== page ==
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Science For Success

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2003 Annual Conference


Nashville, Tennessee

Publication Date

June 22, 2003

Start Date

June 22, 2003

End Date

June 25, 2003



Conference Session

ASEE Multimedia Session

Page Count


Page Numbers

8.999.1 - 8.999.5

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Paper Authors

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Dan Parshall

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Anthony Buonaquisti

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Anita Callahan

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NOTE: The first page of text has been automatically extracted and included below in lieu of an abstract

Session 2003-1463

Science for Success

Dan Parshall, Anita Callahan, Anthony Buonaquisti University of South Florida


The Science for Success program began out of a concern regarding science education in Hillsborough County Schools, particularly at the elementary level. Many teachers were not comfortable with fundamental science concepts, and rarely developed science based lesson plans. Merely reading a story about science was often considered an acceptable science class. Although it was a stated goal of Hillsborough County School District to include science curriculum, the reality fell sadly short of that goal. In addition, many educators were concerned about the introduction of the Florida Comprehensive Assessment Test (FCAT), a new statewide examination used to determine funding levels for schools; better-performing schools received additional funding. Many teachers were removing science from their curriculum in order to concentrate on those subjects directly tested by the FCAT. Finally, it is widely recognized that student interest in science is at a very low level. In order to encourage students to brave the rigors of mathematics, science must be seen as a tantalizing goal, not as a drudgery to be endured; it is particularly important to spur the interest of students at the grade school level1.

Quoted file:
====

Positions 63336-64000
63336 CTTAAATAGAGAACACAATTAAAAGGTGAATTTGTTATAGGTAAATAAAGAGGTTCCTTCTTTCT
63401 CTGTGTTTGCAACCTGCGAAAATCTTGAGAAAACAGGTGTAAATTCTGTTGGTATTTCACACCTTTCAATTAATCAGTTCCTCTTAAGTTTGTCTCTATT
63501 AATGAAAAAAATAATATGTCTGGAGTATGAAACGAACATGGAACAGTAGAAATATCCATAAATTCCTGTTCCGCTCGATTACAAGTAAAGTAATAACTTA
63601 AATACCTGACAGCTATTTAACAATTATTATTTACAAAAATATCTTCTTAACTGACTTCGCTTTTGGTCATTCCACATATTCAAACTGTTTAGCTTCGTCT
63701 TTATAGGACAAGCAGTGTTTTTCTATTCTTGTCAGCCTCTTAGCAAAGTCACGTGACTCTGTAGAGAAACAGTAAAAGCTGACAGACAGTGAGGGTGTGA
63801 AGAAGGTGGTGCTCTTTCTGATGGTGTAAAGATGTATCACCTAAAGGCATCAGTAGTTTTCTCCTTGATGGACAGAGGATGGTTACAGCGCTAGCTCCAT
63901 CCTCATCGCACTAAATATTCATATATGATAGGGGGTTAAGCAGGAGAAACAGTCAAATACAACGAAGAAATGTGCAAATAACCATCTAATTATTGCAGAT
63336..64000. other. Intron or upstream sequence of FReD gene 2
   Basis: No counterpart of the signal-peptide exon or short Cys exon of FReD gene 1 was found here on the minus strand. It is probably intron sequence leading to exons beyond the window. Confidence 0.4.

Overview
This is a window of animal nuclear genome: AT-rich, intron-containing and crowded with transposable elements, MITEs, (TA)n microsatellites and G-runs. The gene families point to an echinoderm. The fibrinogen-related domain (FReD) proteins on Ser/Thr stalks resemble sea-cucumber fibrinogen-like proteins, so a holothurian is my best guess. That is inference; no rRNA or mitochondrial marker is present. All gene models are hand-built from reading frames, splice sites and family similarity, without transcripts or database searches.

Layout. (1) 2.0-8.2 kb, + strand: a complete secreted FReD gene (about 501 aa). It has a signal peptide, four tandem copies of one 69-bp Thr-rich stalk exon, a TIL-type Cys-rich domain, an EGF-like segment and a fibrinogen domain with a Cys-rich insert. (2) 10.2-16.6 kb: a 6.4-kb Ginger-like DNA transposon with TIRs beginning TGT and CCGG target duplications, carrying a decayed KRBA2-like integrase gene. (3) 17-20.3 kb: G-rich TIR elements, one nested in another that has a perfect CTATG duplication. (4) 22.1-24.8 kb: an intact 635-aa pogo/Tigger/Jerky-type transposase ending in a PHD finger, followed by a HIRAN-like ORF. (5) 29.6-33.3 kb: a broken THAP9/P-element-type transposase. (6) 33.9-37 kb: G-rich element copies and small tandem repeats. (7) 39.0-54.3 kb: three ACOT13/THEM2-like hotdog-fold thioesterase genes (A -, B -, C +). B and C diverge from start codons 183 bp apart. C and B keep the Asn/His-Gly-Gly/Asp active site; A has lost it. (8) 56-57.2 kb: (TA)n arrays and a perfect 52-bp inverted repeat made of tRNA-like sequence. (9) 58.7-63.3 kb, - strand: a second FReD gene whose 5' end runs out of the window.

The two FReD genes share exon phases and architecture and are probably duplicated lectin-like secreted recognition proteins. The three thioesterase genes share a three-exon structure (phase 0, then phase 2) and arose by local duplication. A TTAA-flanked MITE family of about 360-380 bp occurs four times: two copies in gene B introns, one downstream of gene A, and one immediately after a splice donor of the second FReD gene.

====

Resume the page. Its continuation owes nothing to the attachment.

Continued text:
Out of this background, an association was formed. The principal idea motivating this association was to incorporate hands-on science teaching directly into the classroom. It was also recognized that success on the FCAT examination requires advanced higher order thinking skills2; at least half of the questions on the FCAT fall into the upper tiers of Bloom’s Taxonomy3. It was hoped that by emphasizing the logical problem solving skills demanded by the scientific method; by examining in detail the relationships between cause and effect; and that by undergoing the process of hypothesis, data collection, and analysis, students would develop advanced higher order thinking skills. It was our anticipation that the science instruction would have a direct effect on both science achievement and student affect for science. It was additionally anticipated that a secondary effect of the manner in which the program was delivered, and the concentration on higher order thinking skills, would produce an increase in achievement in other areas4. Scores on the FCAT were of principal interest to school administration at the time of the program. However, the science component of the FCAT was not scheduled for administration for several more years. Thus, the assessed goals of the program were to increase student interest in science, as well as to boost the scores of the students on the FCAT mathematics, reading, and writing subject areas.

Program Particulars

The Science for Success program was a cooperative venture between the Museum Of Science &

Proceedings of the 2003 American Society for Engineering Education Annual Conference & Exposition Copyright © 2003, American Society for Engineering Education

Parshall, D., & Buonaquisti, A., & Callahan, A. (2003, June), Science For Success Paper presented at 2003 Annual Conference, Nashville, Tennessee.

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